The Witness Ghost
House Built of Rain
Taking the Names Down from the Hill
November 4, 2013
Review By Laurie Ricou
ALTHOUGH HE HAS LIVED some years now in Edmonton, Tim Bowling continues to be one of the most eloquent interpreters of British Columbia, especially of the river-coast scene and image: the sky wearing a “sodden pea-coat,” the “cries” of the coal trains as they “go down to the sea,” that glimpse through stubble of the “cock-pheasant’s head / … like a bloodied gaff” Especially in Low Water Slack (1995) and the novel Downriver Drift (2000), Bowling sings salmon with a resonance rivalling Daphne Marlatt’s Steveston. The Witness Ghost is Bowling’s serial elegy for his father, a friendly, sometimes frightened witness to his lifelong work as fisher of the Fraser River. The endlessly moving “dying-as-it’s born” salmon provides both depth and mystery to the understanding of a father’s commitment/The opening and title poem, a moment-by-moment tracking of an early morning fishing trip, affectionately and gradually reveals the humbling “dictates of your work”: the shove on the shoulder bones, the tidal pull of the nets, the staking of a garden with broken hockey sticks.
Russell Thornton’s House Built of Rain broods, as his title implies, on a one-time British Columbia home that nurtures but hardly comforts or shelters. Mist —Thornton evocatively redefines it as “the rain / … refining itself” – “thread[s]” through the book. The image is commonplace in the coastal aesthetic. The collection’s penultimate poem, “Solstice Mist” (82-3), illustrates a typical set of tautologies contemplating the central paradox of the mist-scape; that is, that outlines and identities are blurred, “inscrutable,” but for all their “unknowable”-nés s more attractively “brightening … with / impossible gentleness.” “Solstice Mist” hides any precise sense of physical location, while the characters, careless with love as with violence, are identified only as “someone.” In other words, Thornton’s poetic emphasizes the generalized impression and sensation at the expense of specific images or temporal and spatial details. So too with narrative, as in the deliberately awkward anecdote in “Lonsdale Quay” (36-7), where “perhaps” is a ruling condition, and description of movements is more “exquisite” than the reverberations of metaphor.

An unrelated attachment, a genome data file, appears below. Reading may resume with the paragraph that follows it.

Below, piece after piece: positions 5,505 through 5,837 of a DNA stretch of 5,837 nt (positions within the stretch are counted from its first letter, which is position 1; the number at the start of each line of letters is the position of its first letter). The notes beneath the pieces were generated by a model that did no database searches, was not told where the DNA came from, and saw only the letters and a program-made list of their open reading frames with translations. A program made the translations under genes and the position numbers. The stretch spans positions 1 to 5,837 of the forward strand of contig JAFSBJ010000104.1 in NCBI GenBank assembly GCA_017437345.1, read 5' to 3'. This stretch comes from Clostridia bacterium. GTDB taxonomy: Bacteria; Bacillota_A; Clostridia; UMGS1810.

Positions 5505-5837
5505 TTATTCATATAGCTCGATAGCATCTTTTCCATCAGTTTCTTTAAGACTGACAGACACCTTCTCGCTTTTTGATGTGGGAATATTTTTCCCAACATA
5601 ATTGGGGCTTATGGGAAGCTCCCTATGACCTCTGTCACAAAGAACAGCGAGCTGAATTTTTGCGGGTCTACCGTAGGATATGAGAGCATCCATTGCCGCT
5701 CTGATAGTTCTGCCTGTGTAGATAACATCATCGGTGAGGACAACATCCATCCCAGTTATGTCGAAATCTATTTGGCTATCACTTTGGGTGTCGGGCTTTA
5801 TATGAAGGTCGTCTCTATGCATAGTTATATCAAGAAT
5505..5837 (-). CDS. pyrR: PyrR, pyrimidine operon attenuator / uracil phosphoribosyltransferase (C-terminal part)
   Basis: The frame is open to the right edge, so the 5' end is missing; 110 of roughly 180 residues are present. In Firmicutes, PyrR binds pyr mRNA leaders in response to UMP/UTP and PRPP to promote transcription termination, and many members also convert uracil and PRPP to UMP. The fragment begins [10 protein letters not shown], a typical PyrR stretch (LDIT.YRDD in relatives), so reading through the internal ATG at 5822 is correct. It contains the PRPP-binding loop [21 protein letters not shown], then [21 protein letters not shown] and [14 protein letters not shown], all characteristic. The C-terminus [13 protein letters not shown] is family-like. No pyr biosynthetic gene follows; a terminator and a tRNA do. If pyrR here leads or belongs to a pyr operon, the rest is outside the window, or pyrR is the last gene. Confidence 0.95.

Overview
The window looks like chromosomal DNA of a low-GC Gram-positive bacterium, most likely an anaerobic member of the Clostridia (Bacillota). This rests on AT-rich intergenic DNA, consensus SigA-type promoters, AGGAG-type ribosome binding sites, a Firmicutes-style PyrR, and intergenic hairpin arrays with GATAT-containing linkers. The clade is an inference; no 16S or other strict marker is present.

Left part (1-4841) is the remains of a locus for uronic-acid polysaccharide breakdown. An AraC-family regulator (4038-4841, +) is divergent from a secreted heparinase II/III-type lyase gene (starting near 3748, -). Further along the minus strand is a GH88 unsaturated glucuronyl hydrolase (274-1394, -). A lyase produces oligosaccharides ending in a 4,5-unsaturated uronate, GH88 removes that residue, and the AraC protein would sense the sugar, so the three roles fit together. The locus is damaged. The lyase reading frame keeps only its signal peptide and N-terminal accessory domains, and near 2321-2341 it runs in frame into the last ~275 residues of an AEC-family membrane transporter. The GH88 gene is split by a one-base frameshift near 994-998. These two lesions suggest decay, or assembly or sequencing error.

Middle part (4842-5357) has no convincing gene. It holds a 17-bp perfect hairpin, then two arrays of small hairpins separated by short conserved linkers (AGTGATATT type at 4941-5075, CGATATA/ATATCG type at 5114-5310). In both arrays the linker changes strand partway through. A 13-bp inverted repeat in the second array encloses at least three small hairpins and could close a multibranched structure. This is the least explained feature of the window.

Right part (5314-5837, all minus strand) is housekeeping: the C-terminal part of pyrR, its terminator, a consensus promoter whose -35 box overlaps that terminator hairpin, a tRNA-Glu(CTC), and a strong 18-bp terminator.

As his title suggests, Philip Kevin Paul at once trusts in and takes responsibility for the mystery of naming. Several of his poems, and those most interesting to me, translate terms from his native Saanich dialect. “Translate” may not be quite the right word because the term may imply some sort of equivalence, while the branching of Paul’s lines implies a growing of connections. “Water drinker” may be the literal translation of Ko Ko HLC, apparently Saanich for arbutus (20 -3). But Paul’s poem teaches us – and hence it is a “BC study” – that speaking the word Ko Ko HLC is singing the song of the stream, which is, after all, shaped by the trees. Paul invites us not just to learn a translation, or to listen to a new word and try to pronounce it, but also to imagine the thoughts that the voice and exchange compound and compress:
“Imagine their thoughts
when they realized
every stream has its own song
from the shape made by the trees
around it, the sound of the water turning in the hollow, returning to them from
the leaves.” (22)
When it comes to arbutus’s cousin in the heather family, the Saanich names themselves compound to find salal: HELI; S’HELI; SOX, HELI, the three parts of the poem “What We Call Life.” The three sections of the poem build alive and lively into personal belief. Although the poem honours “the story of my mother’s love for salal berries,” salal is not directly a translation, I assume. “SOX, HELI” does not mean salal, but salal shapes love and sweetness and the promise of harvest and “jest.” Many of Paul’s poems imagine the songs of stream and tree and animal discovered in listening to his new and ancient language. They turn like water in our head; we must keep returning to them.